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Publication numberUS5444893 A
Publication typeGrant
Application numberUS 08/117,626
Publication dateAug 29, 1995
Filing dateSep 8, 1993
Priority dateSep 8, 1992
Fee statusPaid
Also published asDE4330475A1
Publication number08117626, 117626, US 5444893 A, US 5444893A, US-A-5444893, US5444893 A, US5444893A
InventorsJin S. Hwang, Jang W. Lee
Original AssigneeGoldstar Co., Ltd.
Export CitationBiBTeX, EndNote, RefMan
External Links: USPTO, USPTO Assignment, Espacenet
Apparatus for preventing bumping and falling of automatic travelling vacuum cleaner
US 5444893 A
Abstract
An apparatus for and a method of preventing bumping and falling of an automatic travelling cleaner wherein a situation of the cleaner is determined by sensing a variation of flow rate of a fluid in an extension pipe depending on a gap between an intake port and a surface to be cleaned, thereby deriving a suction work ratio or sensing revolutions and a current value of a cleaning motor or a torque value of each travel motor, and then determining a travel, a bumping, and a step sensing, based on the sensed value. The present invention eliminates the provision of a plurality of sensors densely arranged around a cleaner and adapted to sense bumping and falling of the cleaner and thus eliminates the requirement of additional devices for the sensors. This reduces the manufacture costs.
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Claims(8)
What is claimed is:
1. An apparatus for preventing bumping and falling of an automatic travelling cleaner, comprising:
a cleaner body including an interior portion and an exterior portion;
a dust collecting chamber formed in the interior of said cleaner body;
an extension pipe connected to said dust collecting chamber;
an intake member slidably fitted in said extension pipe;
a packing fitted in one end of said extension pipe and adapted to prevent a fluid from leaking through the one end of said extension pipe;
an ultrasonic wave emitting element disposed between said extension pipe and the dust collecting chamber and adapted to emit an ultrasonic wave indicating a flow rate of a fluid being sucked through said extension pipe;
a pair of ultrasonic wave receiving elements disposed between said extension pipe and said dust collecting chamber and adapted to receive the ultrasonic wave from said ultrasonic wave emitting element and output a signal representative thereof;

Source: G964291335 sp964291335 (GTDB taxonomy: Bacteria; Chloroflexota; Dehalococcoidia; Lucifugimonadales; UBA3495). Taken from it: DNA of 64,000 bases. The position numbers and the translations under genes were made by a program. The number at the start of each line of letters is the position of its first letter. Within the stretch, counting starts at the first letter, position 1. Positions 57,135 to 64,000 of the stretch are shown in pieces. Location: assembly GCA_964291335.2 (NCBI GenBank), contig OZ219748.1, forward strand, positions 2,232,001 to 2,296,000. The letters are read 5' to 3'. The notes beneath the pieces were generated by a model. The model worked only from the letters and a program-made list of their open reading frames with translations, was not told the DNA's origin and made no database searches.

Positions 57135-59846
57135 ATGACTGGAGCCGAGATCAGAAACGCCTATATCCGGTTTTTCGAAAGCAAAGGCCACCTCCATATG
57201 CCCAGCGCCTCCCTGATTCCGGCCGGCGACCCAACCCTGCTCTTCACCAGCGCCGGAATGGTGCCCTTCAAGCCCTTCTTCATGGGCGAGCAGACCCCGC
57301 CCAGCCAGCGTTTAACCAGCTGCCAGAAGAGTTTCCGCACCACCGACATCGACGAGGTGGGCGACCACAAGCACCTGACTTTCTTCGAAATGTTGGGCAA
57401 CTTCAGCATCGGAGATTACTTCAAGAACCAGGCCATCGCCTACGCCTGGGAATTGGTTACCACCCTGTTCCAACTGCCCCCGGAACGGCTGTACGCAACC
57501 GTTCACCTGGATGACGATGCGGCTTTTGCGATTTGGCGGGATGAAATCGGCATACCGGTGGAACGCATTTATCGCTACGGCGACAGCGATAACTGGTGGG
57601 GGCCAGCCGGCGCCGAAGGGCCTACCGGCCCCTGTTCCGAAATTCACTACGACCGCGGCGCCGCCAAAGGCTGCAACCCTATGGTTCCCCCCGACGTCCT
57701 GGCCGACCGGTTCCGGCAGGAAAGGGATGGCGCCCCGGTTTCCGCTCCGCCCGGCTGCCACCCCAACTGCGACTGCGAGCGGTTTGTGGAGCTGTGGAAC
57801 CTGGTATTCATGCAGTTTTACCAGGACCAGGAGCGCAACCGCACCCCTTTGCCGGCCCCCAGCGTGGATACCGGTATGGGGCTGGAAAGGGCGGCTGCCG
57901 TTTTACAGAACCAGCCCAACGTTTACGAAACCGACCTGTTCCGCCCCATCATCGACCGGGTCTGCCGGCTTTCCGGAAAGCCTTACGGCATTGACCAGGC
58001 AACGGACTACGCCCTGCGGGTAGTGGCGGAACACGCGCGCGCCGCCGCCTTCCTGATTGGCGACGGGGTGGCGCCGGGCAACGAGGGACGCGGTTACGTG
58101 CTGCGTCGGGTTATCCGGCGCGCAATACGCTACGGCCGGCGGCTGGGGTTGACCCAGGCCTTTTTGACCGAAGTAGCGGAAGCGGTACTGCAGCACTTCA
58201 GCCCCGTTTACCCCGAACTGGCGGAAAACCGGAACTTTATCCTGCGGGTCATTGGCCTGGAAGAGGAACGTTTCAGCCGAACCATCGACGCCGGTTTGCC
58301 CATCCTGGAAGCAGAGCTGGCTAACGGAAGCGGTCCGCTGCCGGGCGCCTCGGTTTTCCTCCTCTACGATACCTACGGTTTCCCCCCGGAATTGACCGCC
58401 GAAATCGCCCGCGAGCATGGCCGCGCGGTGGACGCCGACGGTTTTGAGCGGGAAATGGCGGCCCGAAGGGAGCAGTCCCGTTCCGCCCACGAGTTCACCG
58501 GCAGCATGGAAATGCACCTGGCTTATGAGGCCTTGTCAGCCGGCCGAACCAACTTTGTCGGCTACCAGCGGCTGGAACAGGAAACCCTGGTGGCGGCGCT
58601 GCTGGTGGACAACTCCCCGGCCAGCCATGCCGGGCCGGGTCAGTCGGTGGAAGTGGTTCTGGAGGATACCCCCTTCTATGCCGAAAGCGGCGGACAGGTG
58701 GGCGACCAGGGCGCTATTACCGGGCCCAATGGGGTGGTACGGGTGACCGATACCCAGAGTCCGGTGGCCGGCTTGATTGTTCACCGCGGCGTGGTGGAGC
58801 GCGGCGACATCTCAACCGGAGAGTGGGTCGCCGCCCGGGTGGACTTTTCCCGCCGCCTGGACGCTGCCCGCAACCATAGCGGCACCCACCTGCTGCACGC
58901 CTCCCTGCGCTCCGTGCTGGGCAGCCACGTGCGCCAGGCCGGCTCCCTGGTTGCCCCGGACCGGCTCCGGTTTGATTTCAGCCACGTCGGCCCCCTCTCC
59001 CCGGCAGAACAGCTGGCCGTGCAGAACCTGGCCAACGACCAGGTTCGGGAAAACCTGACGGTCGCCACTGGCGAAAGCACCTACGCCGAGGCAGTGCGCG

fluid flow rate sensing/suction work ratio calculating means, adapted to receive the signal output from said ultrasonic wave receiving elements, for sensing a variation in the flow rate of said fluid being sucked, and calculating a suction work ratio, based on said received ultrasonic waves;
a bumper provided on the exterior portion of said body member;
a bumper hole provided at a predetermined position within said cleaner body;
a contact protrusion member extending through the bumper hole, said contact protrusion member being adapted to support said intake member and disposed to reciprocate forward and backward; and
a spring adapted to resiliently connect said contact protrusion member with said bumper.
2. The apparatus in accordance with claim 1, wherein said intake member includes:
a rotating brush and a brush driving motor connected with each other via a timing belt and disposed in an interior of the intake member;
an intake port disposed adjacent to a lower end of said rotating brush;
an inclined surface provided at a front lower end portion of the intake member and adapted to easily lift said cleaner when said bumper is bumped against a protrusion; and
a bracket attached to a predetermined position on an outer surface of the intake member and provided with a roller.
3. The apparatus in accordance with claim 1, wherein said contact protrusion member includes:
a sector protrusion adapted to be in selective contact with said intake member;
a spring member supported between an inner wall of said cleaner body and an extension arm extending from said sector protrusion; and
a contact portion protruding outwardly of said cleaner body and adapted to be able to come into contact with an object.
4. The apparatus in accordance with claim 1, wherein said fluid flow rate sensing/suction work ratio calculating means comprises:
a fluid flow rate sensing circuit for receiving ultrasonic waves from said ultrasonic wave receiving elements and sensing a flow rate of the fluid being sucked, based on said receive ultrasonic waves; and
a suction work ratio calculating circuit for receiving an output signal from said fluid flow rate sensing circuit and calculating a fluid quantity from a fluid quantity equation including factors of Cross-sectional Area, Fluid Flow Rate and a suction work ratio from a suction work ratio equation of a Constant, Fluid Quantity, and Vacuum Level.
5. The apparatus in accordance with claim 1, wherein said intake member includes an actuating member provided at a predetermined position of the intake member and operatively connected with said contact protrusion member so that the intake member moves upward and downward, according to backward and forward movements of said contact protrusion member.
6. The apparatus in accordance with claim 5, wherein said intake member includes a valve mounted to an upper end of the intake member to be freely opened and closed, said valve being coupled at one side portion thereof to the intake member.
7. The apparatus in accordance with claim 5, wherein said contact protrusion member has a cam adapted to be in contact with said actuating member so that the actuating member slides freely along said cam.